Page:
It’s no secret that the Red Sox pitching staff is struggling. David Price isn’t 100% yet. Drew Pomeranz can’t quite maintain consistency. Rick Porcello can’t win a game. Chris Sale is the only one who’s dominating opposing pitchers. Unfortunately, AAA Pawtucket pitchers don’t offer the Boston Red Sox much in terms of relief.
Henry Owens Continues To Struggle
Henry Owens signed with the Red Sox as a 1st round draft pick (36th overall) in 2011. Many touted him as an eventual addition to the Red Sox rotation but his performance in Boston has been anything but promising. In 16 MLB game starts between 2015 and 2016 Owens is 4-6 with a 5.19 ERA. For now Owens is a mainstay in Pawtucket where he has a 4-4 record with a 3.72 ERA as of June 17th. Owens’ main problem continues to be his control. Unfortunately, unless we see some dramatic improvement, Owens likely won’t make it to the majors anytime soon.
Noe Ramirez Is Questionable
Noe Ramirez signed with the Red Sox in 2011 in the fourth round (142nd overall). While he’s currently 3-2 in Pawtucket as of June 18th, his MLB debut keeps many doubtful about his future. He made his debut with the Red Sox in July of 2015 and pitched an inning of relief. His debut proved disastrous. Ramirez allowed four runs (one unearned) on three hits, hit a batter, and struck out one while picking up the loss. Not exactly a debut that strikes confidence.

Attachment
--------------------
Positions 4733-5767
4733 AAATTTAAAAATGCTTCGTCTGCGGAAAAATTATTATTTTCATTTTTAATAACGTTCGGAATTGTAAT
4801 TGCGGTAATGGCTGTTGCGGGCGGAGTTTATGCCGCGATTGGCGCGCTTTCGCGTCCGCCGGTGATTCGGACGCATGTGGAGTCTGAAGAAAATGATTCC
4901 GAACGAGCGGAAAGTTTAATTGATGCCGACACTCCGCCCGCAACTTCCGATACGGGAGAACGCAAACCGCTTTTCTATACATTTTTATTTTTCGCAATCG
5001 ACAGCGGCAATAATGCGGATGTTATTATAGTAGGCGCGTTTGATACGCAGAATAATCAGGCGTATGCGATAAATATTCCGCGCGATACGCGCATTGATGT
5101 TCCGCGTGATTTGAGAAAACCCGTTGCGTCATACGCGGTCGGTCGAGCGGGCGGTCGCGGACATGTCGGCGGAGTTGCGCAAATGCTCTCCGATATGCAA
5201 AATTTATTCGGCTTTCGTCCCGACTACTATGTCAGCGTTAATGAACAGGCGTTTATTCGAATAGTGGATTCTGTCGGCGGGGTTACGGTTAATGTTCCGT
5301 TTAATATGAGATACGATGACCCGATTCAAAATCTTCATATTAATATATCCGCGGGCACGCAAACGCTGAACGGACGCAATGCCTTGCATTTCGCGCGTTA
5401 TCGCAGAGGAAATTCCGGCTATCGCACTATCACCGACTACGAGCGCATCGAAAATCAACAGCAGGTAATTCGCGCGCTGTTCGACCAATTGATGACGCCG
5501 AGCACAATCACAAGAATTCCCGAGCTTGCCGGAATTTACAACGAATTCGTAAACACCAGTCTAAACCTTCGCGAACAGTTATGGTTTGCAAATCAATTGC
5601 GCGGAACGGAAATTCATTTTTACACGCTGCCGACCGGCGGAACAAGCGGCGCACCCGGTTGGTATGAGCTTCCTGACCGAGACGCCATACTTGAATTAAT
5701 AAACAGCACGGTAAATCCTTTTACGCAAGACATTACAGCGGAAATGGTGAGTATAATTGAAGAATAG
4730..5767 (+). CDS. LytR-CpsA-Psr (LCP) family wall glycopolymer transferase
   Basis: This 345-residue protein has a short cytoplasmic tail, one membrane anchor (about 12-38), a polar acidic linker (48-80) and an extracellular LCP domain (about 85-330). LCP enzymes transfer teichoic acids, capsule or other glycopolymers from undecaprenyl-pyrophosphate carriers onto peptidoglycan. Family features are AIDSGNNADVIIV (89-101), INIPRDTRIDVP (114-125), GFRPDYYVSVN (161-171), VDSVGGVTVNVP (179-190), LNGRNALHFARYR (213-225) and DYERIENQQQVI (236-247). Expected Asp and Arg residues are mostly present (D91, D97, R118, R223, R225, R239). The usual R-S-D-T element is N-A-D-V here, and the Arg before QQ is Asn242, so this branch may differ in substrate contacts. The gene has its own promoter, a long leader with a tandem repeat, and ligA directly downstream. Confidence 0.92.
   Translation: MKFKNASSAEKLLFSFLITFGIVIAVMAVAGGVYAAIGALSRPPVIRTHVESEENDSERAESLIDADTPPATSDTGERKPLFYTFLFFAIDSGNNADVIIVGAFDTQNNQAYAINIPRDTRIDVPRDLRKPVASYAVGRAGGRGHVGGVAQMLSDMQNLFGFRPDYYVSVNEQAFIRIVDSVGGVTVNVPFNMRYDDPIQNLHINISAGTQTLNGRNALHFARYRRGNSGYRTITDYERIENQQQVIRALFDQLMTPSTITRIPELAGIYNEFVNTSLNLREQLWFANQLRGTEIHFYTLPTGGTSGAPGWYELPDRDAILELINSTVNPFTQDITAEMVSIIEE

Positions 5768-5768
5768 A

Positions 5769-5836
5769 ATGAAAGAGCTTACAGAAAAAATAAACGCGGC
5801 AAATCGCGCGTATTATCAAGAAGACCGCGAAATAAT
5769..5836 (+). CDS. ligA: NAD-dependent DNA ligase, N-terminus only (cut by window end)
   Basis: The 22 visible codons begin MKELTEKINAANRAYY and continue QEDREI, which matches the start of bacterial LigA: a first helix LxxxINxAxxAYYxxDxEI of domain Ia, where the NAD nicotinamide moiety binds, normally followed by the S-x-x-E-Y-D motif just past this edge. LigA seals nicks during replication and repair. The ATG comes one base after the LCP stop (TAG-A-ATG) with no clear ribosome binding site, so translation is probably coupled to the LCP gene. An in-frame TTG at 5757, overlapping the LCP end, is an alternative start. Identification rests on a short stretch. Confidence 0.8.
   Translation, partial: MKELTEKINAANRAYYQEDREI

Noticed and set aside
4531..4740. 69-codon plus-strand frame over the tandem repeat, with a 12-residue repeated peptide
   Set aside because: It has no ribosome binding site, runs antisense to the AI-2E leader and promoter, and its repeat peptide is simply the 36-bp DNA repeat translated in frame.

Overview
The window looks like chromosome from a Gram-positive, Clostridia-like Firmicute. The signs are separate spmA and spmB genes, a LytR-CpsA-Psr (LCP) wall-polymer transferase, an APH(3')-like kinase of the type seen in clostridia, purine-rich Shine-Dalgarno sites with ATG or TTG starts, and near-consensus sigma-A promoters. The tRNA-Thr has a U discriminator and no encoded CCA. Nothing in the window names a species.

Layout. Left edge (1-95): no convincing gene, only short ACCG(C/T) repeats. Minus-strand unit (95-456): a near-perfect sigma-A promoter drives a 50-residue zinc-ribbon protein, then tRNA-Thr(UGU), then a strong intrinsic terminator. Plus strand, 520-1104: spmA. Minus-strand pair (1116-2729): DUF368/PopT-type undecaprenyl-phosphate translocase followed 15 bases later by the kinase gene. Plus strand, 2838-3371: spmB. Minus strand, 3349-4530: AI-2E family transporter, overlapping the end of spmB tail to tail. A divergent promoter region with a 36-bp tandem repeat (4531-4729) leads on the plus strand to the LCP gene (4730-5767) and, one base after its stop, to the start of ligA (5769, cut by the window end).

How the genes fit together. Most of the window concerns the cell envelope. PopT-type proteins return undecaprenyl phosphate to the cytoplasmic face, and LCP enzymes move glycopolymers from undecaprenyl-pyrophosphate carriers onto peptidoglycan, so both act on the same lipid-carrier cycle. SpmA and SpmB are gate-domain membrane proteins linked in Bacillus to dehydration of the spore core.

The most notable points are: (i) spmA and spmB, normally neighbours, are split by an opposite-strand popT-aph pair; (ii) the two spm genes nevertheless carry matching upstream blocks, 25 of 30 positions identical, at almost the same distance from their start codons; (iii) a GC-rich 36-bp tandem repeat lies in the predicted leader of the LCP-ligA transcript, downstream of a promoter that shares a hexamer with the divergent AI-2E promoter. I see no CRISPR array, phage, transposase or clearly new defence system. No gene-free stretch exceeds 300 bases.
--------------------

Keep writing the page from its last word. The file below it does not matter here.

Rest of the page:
Brandon Workman’s 2014 Record Still Haunts Him
Brandon Workman has a 3-1 record with Pawtucket so far this season. Workman pitched well in 2013 finished with a 6-3 record including a perfect 8th inning in Game 6 of the 2013 World Series. 2014 was another story. Not only did he finish with a 1-10 record for a .091 winning percentage, but he received a six game suspension for throwing behind the Tampa Bay Rays’ Evan Longoria. A 7-13 MLB record with a suspension under his belt doesn’t make it likely he’ll move up to Boston anytime soon.
Pawtucket Hitters Don’t Offer Much Either
While Pawtucket pitchers aren’t a beacon of hope right now, their hitters aren’t faring much better. Blake Swihart, once a promising player, now lingers in Pawtucket with a .210 batting average as of June 17th. Boston once thought they’d make Swihart a staple behind the plate, or even in left field. But Christian Vazquez is playing better. Andrew Benintendi is doing well in left field. This leaves Swihart’s role with the Red Sox in question. Then there’s Rusney Castillo who, after signing a $72.5 million contact, was supposed to be the next big thing in Boston. While he played okay in 2015 with a .253 batting average, he continues to linger in Pawtucket and goes up to Boston for a cup of coffee here and there. Then there’s Allen Craig…
It’s hard to assign 100% of the blame to these players, especially the hitters. Except for 3rd base, Boston has an everyday man with plenty of utility players to plug the holes. But these players will find it difficult to advance if they’re not traded or start playing better, especially the Pawtucket pitchers.